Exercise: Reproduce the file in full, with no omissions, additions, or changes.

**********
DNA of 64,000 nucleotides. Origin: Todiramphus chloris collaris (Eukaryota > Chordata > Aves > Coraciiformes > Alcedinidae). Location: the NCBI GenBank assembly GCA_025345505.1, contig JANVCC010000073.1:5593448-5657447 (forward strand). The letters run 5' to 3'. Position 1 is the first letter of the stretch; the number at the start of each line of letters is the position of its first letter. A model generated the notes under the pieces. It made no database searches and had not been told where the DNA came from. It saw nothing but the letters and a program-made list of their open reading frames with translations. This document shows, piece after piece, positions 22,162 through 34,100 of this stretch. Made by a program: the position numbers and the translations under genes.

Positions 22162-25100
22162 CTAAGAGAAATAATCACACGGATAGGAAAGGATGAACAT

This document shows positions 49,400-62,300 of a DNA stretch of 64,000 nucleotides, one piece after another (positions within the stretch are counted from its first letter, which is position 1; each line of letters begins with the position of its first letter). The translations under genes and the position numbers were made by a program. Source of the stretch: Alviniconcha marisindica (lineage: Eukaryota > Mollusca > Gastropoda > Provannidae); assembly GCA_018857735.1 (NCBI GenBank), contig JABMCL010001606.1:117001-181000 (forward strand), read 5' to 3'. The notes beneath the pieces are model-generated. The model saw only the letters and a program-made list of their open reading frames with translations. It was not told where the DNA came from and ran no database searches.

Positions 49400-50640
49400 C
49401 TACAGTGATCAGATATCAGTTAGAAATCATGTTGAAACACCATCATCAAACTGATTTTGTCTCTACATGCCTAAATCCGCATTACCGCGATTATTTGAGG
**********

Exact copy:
DNA of 64,000 nucleotides. Origin: Todiramphus chloris collaris (Eukaryota > Chordata > Aves > Coraciiformes > Alcedinidae). Location: the NCBI GenBank assembly GCA_025345505.1, contig JANVCC010000073.1:5593448-5657447 (forward strand). The letters run 5' to 3'. Position 1 is the first letter of the stretch; the number at the start of each line of letters is the position of its first letter. A model generated the notes under the pieces. It made no database searches and had not been told where the DNA came from. It saw nothing but the letters and a program-made list of their open reading frames with translations. This document shows, piece after piece, positions 22,162 through 34,100 of this stretch. Made by a program: the position numbers and the translations under genes.

Positions 22162-25100
22162 CTAAGAGAAATAATCACACGGATAGGAAAGGATGAACAT

This document shows positions 49,400-62,300 of a DNA stretch of 64,000 nucleotides, one piece after another (positions within the stretch are counted from its first letter, which is position 1; each line of letters begins with the position of its first letter). The translations under genes and the position numbers were made by a program. Source of the stretch: Alviniconcha marisindica (lineage: Eukaryota > Mollusca > Gastropoda > Provannidae); assembly GCA_018857735.1 (NCBI GenBank), contig JABMCL010001606.1:117001-181000 (forward strand), read 5' to 3'. The notes beneath the pieces are model-generated. The model saw only the letters and a program-made list of their open reading frames with translations. It was not told where the DNA came from and ran no database searches.

Positions 49400-50640
49400 C
49401 TACAGTGATCAGATATCAGTTAGAAATCATGTTGAAACACCATCATCAAACTGATTTTGTCTCTACATGCCTAAATCCGCATTACCGCGATTATTTGAGG